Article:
“It is very important for people to know about climate change because it will matter to their survival in the coming days,” says DJ Wena, aged 12, from a small village in the Philippines. She is one of the main anchors of a local radio program called Voice of the Youth, Sound of the Truth. It is a weekly children’s radio program on climate change adaptation and disaster risk reduction. While many initiatives linking radio and climate change focus on information to farmers, this program is targeted to children, by children to promote the engagement of children through their sharing of information.
Communities across the globe are already experiencing the effects of extreme weather events and unpredictable variations in seasonal weather, with poor communities, women, children and marginalised groups disproportionately affected. The perspectives of children within the field of climate change adaptation have remained largely sidelined and yet, as a recent report from Plan International and Save the Children illustrates, children’s needs, voices and capacities can and should be heard in our efforts to adapt. This will ultimately lead to long term, more robust community and political frameworks and solutions to tackle the impacts of climate change.
Child-centred community based adaptation arises from a child-rights approach. It seeks to ensure the concerns and priorities of children and youth are heard in decision-making around climate change adaptation. It is an approach that works with children and young people to facilitate their understanding of climate change, drawing on their voices and empowering them with the knowledge, skills and confidence to catalyse action at home, at school and in the community. As communities in the Philippines experience the increasing impacts of climate change, innovative methods of advocacy and action that harness the voices of children are being explored. Community radio connects local communities with climate change information through a low cost and accessible medium and empowers children and youth.
There are more examples of child-centred community based adaptation where children design, implement and monitor adaptation actions appropriate for their age and context. These range from planting vegetable gardens at school — where the profits from selling harvests were channelled back to the children’s climate clubs to fund further actions, to mangrove or tree planting to protecting waterfront structures from floods and storms. Children are working with adults and their municipal governments on improved waste disposal systems. They are conducting education and community outreach, based on the improved knowledge, understanding and resources they gained through the projects.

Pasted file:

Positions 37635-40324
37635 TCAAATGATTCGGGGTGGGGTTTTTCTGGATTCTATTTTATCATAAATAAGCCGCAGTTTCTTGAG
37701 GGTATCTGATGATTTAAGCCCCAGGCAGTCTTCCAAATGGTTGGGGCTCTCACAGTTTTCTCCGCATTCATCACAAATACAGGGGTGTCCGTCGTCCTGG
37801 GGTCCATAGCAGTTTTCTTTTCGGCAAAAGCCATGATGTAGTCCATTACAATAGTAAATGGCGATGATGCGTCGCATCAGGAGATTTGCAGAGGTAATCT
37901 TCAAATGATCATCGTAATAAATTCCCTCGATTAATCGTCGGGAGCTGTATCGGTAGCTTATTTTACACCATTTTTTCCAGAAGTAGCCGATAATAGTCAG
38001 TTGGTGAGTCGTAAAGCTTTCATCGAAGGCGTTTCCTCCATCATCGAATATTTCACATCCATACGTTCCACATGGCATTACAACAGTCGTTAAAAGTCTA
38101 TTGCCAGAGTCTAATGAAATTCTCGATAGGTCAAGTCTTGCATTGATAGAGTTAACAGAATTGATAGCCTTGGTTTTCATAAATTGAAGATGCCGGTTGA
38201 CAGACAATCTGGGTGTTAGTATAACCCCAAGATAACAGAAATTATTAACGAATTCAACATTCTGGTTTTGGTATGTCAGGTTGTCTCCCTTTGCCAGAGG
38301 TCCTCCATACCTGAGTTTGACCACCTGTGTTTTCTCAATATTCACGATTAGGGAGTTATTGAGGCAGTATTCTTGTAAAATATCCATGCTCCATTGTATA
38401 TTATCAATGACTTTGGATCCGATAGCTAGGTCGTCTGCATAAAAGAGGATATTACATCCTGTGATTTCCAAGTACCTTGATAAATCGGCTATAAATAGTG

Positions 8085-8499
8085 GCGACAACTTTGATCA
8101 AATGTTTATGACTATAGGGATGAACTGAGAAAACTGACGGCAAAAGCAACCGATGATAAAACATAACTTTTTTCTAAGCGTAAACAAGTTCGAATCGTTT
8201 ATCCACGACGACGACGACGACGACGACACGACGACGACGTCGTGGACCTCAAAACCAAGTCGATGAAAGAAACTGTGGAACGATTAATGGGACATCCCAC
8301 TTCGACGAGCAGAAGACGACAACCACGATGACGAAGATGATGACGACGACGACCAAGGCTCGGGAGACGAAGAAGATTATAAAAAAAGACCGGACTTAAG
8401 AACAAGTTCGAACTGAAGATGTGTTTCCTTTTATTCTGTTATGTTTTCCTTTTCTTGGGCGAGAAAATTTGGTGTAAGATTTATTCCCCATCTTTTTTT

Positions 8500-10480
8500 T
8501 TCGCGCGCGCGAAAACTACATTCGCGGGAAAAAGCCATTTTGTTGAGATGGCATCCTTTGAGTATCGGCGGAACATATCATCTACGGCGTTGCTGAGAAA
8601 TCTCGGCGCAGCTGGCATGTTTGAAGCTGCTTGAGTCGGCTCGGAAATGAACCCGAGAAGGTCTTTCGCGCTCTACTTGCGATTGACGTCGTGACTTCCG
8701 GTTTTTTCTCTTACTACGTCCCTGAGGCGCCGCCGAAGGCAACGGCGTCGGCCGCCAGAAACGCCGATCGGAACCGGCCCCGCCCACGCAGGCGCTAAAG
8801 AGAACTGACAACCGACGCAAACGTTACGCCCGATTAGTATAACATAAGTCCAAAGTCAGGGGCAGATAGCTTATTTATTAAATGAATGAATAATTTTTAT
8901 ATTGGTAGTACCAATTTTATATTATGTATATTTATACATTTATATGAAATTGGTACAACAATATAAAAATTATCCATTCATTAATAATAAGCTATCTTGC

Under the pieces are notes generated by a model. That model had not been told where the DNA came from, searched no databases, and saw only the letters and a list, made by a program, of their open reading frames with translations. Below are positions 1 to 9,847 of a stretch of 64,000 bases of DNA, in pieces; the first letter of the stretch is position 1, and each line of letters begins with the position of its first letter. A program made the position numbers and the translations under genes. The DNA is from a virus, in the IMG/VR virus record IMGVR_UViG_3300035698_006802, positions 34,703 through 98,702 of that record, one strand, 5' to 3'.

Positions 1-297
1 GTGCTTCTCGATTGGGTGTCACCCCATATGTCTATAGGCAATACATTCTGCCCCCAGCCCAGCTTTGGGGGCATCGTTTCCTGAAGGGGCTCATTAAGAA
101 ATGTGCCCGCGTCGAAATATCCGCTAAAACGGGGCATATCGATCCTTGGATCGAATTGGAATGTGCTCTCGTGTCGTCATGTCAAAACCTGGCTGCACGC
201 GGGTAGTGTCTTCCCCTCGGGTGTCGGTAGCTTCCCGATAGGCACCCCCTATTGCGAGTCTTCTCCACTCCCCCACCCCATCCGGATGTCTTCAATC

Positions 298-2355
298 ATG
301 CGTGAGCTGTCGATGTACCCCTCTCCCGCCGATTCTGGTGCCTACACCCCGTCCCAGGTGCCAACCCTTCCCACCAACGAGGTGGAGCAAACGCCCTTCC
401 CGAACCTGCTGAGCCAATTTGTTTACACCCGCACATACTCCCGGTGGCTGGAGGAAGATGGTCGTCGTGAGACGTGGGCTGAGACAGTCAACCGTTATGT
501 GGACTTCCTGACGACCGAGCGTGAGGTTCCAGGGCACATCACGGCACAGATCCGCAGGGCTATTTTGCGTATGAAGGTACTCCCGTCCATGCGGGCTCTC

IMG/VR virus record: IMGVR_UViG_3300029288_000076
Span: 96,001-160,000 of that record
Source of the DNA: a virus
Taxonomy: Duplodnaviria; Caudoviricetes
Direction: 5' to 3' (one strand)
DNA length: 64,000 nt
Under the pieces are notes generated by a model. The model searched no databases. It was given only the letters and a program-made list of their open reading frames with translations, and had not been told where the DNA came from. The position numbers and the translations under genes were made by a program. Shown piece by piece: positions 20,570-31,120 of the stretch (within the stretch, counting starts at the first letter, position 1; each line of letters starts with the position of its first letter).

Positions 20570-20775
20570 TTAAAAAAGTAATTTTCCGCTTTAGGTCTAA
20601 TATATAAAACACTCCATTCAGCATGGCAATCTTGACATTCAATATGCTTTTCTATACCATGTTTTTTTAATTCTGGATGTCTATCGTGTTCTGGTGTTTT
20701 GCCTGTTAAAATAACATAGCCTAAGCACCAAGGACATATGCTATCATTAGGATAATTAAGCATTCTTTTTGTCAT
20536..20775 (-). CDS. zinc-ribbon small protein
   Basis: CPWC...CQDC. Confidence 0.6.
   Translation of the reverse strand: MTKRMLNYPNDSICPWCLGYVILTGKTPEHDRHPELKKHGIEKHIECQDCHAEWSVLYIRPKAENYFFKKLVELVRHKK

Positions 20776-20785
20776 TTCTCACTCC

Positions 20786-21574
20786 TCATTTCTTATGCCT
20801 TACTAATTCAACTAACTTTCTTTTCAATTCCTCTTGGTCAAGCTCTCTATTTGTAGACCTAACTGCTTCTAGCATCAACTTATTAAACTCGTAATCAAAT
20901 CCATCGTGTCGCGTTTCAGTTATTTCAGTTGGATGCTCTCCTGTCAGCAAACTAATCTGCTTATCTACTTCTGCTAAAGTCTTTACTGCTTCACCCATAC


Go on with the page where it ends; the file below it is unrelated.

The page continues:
Through her participation, DJ Wena has built her confidence in public speaking and leading important conversations around climate change. “This radio program changed me a lot. I’m a completely different child now. I was too shy and timid before. I was literally trembling during my first time holding and speaking into a microphone,” she says. “But now, my confidence has really soared! I can write my scripts and run it on air! I have realised that radio is a useful tool to educate my friends and their families in the community on climate change and disasters. People can hear the radio even if the electricity is out.”
Climate change is an issue of inter-generational justice. Children are least responsible for its causes and yet will bear the brunt of future impacts. Today’s children form one of the most vulnerable groups exposed to the impacts of climate variability, but they are also the adults of the future. Engaging with them now helps to safeguard all our futures.